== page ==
Should You Buy Mutual Funds?

Their managers don’t

There are pros and cons to investing in mutual funds. When it comes to just wanting to own “stocks” then an index fund from a high quality low cost provider does make sense. The fact that you cannot control capital gains will make less of a difference in 2011, or maybe 2010 considering the idiots in Congress, when the favorable treatment of capital gains is removed.

Gary D. Halbert brought to my attention this week that Morningstar reported that not only do many mutual fund manager not invest in their own funds but that the percentage that did invest in their funds has DECREASED in the last year and a half.

There is no legal requirement that a fund manager invest in his own fund, but if they don’t, what does that tell you? Sort of like a Sprint executive carrying a Verizon phone, isn’t it?

I have reported long ago my experience doing tax returns for some stock brokers years ago and finding that none of them had significant money in any investment product they sold, despite high incomes. The few that had any stocks at all were usually in a “flyer” that someone gave them an “inside tip” on.

How much would it really pain a fund manager, with salary and bonus in the high 6 figures at worst, to invest $50,000 to $100,000 in his/her own fund just so he can have SOME idea how his customers feel?

Well, I think it’s shameful.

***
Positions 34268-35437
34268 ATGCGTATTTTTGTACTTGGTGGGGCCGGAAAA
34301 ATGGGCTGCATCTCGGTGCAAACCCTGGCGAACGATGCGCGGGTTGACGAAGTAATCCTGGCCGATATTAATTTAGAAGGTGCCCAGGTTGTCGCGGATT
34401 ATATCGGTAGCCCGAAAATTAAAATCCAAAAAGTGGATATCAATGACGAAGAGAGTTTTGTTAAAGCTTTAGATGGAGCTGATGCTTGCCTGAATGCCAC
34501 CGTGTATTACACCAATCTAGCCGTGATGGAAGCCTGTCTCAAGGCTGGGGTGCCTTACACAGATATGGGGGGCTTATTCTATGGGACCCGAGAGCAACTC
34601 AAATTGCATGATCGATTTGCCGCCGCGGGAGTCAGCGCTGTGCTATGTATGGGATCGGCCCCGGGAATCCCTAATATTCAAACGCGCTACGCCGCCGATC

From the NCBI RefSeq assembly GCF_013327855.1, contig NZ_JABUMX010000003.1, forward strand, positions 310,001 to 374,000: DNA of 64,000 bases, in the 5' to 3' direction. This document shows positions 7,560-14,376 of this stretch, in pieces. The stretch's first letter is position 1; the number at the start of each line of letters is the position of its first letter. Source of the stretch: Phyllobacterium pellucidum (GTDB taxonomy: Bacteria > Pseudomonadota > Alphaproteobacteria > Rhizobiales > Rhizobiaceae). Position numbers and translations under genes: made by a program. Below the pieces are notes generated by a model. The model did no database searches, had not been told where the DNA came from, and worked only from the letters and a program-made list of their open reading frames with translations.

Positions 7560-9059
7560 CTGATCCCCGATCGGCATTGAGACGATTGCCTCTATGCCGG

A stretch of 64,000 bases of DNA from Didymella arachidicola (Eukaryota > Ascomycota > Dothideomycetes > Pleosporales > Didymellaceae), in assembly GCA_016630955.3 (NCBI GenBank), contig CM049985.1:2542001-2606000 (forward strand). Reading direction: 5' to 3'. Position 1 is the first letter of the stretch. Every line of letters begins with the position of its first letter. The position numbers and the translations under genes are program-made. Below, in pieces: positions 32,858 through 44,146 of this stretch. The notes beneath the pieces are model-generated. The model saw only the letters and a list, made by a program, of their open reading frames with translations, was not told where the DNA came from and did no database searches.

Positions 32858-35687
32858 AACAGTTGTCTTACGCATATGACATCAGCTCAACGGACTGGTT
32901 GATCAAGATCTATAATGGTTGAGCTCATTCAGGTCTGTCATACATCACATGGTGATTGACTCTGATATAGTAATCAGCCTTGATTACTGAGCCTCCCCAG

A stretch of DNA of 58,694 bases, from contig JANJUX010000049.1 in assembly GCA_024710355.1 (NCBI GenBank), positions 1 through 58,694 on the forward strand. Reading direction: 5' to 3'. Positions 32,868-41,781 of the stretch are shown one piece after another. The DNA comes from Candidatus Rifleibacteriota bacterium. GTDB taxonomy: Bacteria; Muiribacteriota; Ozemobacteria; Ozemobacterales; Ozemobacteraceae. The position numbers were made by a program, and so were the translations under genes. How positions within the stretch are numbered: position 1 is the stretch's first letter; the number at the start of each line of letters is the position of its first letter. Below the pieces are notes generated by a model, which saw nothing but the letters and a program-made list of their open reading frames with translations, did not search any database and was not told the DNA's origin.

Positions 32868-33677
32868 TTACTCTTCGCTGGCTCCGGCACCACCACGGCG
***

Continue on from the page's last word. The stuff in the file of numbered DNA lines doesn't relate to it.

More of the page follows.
What do you think?

An Online Stock Broker to Buy Canadian Stocks

If you are going to really participate in the run up of junior resource stocks that will likely accompany the coming bull market in gold and silver, chances are you are going to want to buy some Canadian stocks.

That can be a problem if you are an American.

If your online stock broker is Charles Schwab or Ameritrade or something like that, you have probably found that the only way to buy a Canadian stock is to place a phone call during working hours to the international trading desk and then pay a hefty commission.

Perhaps you have been directed to a broker like Rick Rule, a giant in the junior resource sector. Unless you have millions to invest with him, though, you probably will never talk to Rick himself. And, you pay full retail commissions that will stop your heart and eat up a lot of potential profits – or add to the losses.

Choosing an online stock broker is not an easy task, and quite truthfully I hate to mention any names at all. But I doubt those serious about opening an online trading account would even bother to contact me to ask so I better just mention it here.

I have done a lot of due diligence myself, and I always recommend that you do your own also, but the online broker that I recommend where you can buy and sell Canadian stocks at low down online commission prices is Interactive Brokers.

Fortunately, not only do I have my own success to draw upon, but some of the writers at Casey Research have backed me up on this.

Interactive Brokers allows you to buy and sell right on the Toronto or Venture exchanges. You can also trade currencies (forex) for next to nothing. Some minimums apply.

One more bonus is that IB has the most secure login of any online stock broker I have come across. Some online brokers have a password that is not even case sensitive and allows no special characters. IB, on the other hand, allows complex passwords AND has the option (a requirement in some cases) of using a security card with it.